that you live in. On a completely different topic, if you’re
looking to purchase a home, especially if you’re a first-time homebuyer, I’d
definitely encourage you to watch this video. We walk you from beginning to end
through the process from the moment that you say, “Hey,maybe i want to buy
a house” all the way through the closing and your actual ownership of that new
house. So if you haven’t checked out that video and you’re interested in
homeownership definitely head over there and watch that video. So what’s next? As always, the last two steps in this video. One: we hope you go over and subscribe to our Youtube channel. We try
and create great simple easy-to-understand content. Oftentimes
it’s about insurance but not always. Just like our new home buyers guide. We’ll get
that into your inbox right when we post it. Two: if you learned
something during the process of this video we hope that you’ll share it on
your social media channels. I always say, “good information is only great if it’s
shared with others.” So please do share this information with other folks in the
social media world you live in. Alright, hope you gained a little bit of
information and we will see you next time.

11 comments

I have an insurance with At Fault state. But I met with an accident in a no fault state. Will the explanation provided still hold good in this scenario ?

Some one is at fault always Florida is a no fault and it suck big most people carry the min of 10,000 dollars so that is all thay have to pay so if you get hit and it is the other ones fault and you are hurt thay only have to pay 10,000 for your med bills you have to pay the rest so you are f big time I am moving out of FLORDA because of this I was hit in the rear at a light the guy emited he was on his phone and was 100 % at fault my truck was totaled and I was rushed to the ER. I had 3 rubshers disk in my back and had to have sergery I lost 5 mounts of pay and all his insurance was liable for is 10.000 which is the min you have to have in fl so lucky I had a 100.000 on my policy to help cover the rest of the bills but I still had to come out of pocket for a accident that was not my falt never got back pay for work and now I got a truck payment and the rest of med bills and a bad back this no falt is dangerous it is away for people to drive under insured it protects the insurance company not you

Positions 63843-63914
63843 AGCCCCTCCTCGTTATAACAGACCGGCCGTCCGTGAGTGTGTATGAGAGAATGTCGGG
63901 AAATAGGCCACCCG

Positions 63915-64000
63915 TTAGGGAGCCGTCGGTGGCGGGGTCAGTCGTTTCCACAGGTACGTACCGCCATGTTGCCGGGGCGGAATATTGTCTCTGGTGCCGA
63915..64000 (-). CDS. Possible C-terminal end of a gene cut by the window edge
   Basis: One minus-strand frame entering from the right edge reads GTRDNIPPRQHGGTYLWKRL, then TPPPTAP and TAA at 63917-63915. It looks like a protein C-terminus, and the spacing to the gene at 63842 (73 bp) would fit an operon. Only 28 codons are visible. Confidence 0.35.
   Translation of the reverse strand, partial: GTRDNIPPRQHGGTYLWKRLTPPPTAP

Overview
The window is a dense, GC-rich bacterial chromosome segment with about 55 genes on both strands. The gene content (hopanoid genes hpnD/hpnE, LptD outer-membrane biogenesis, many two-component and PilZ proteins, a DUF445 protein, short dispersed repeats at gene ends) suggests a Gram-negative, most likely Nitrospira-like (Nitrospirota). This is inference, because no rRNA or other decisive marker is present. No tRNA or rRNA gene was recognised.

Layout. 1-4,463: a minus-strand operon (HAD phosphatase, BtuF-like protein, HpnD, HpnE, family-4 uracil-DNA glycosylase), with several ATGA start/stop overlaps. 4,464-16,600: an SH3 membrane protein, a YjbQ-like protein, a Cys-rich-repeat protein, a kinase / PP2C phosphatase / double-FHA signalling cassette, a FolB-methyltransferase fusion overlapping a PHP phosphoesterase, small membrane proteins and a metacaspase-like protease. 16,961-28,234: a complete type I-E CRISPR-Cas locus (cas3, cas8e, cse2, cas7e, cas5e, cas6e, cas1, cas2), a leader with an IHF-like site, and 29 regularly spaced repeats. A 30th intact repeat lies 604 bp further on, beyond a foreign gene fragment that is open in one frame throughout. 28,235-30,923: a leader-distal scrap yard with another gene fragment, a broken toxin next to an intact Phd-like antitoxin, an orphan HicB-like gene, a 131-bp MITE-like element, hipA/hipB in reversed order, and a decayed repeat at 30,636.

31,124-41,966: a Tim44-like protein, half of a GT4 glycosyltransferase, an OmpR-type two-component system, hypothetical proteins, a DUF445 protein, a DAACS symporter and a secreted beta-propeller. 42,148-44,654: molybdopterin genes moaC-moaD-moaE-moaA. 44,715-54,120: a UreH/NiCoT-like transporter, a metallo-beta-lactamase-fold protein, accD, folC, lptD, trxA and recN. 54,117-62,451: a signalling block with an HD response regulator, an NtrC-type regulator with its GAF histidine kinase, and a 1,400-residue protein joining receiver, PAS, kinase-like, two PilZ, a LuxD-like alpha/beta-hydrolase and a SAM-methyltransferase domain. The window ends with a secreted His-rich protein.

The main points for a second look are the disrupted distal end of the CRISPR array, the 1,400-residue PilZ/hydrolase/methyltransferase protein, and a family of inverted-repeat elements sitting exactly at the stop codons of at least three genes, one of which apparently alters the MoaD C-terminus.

You could still be considered no fault in an accident even if you don't live in one of those States It's a hassle if you are not at fault in in fault accident or in an accident that's literally no one's at fault for some reason the insurance companies are mormon willing to get the process moving fast if you're the person and if you're the one who's not at fault insurance companies tried it make you jump through hoops that's what happened to me

Actually I looked it up it's the insurance they The only thing that's different at not at fault States but Is everything else but they say intrudes rates are still measured out by who's at fault so therefore if you still get rear ended its my going to raise your insurance So you're actually wrong about that part